Facial palsy can make it more difficult to brush your teeth on the affected side and food may accumulate in your cheek when eating without you being aware. A combination of food residue after meals and less efficient oral hygiene may increase your risk of tooth decay and gum disease. It is important to clean your teeth or rinse your mouth after eating to make sure there is no food residue left in your mouth which could cause decay.
In addition some causes of facial palsy may be associated with a reduced saliva production which can lead to a dry mouth. One important function of saliva is to protect the teeth so when less saliva is produced your teeth will become more vulnerable to decay. It is therefore important to visit your dentist more regularly to help prevent unnecessary damage to your teeth and gums.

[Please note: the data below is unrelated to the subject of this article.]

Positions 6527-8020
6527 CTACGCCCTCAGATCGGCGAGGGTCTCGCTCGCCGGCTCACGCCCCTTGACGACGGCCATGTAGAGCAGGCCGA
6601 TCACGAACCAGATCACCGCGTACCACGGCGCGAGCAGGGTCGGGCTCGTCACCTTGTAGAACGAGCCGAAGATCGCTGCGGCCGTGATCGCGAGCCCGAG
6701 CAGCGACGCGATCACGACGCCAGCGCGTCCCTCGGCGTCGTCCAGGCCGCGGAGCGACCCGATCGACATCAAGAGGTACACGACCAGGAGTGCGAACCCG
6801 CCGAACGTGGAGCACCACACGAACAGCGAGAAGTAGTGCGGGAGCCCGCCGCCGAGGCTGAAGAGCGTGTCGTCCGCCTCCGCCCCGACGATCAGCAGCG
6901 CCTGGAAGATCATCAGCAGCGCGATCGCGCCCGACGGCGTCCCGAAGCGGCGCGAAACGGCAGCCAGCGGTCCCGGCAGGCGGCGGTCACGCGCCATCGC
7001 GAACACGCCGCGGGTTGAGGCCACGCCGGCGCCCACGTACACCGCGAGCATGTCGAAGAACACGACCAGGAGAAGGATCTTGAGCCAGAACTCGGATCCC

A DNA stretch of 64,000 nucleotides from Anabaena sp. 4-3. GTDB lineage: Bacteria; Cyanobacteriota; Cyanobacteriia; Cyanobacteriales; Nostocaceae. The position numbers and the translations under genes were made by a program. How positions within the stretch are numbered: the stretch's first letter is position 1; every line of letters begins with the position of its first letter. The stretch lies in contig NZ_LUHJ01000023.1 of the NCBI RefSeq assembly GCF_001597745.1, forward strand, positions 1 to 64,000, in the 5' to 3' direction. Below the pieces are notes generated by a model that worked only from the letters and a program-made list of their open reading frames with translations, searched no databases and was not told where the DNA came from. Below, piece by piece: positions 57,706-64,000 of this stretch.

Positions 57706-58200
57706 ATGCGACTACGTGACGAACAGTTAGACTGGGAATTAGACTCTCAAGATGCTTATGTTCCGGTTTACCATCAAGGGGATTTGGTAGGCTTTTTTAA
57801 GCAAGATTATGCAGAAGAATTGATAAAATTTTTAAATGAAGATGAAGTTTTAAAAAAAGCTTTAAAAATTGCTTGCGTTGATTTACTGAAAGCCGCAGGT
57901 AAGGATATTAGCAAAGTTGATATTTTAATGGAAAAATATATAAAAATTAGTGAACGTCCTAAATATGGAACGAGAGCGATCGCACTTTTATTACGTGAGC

Facial palsy can have an impact on how well dentures fit for those of you who have false teeth. This is because normal cheek tone helps keep the denture in position. If the cheek is floppy, then dentures may not fit as securely as before. Visit your dentist for advice and help with any of these issues.
Occasionally, when a specific branch of the facial nerve (the chorda tympani) is affected, this can result in altered taste perception.
If you have experienced a sudden facial paralysis and have painful mouth ulcers and/or blistering of the tongue, your doctor should consider tests for Ramsay Hunt syndrome.
Last reviewed: 27-11-2018 || Next review due: 27-11-2020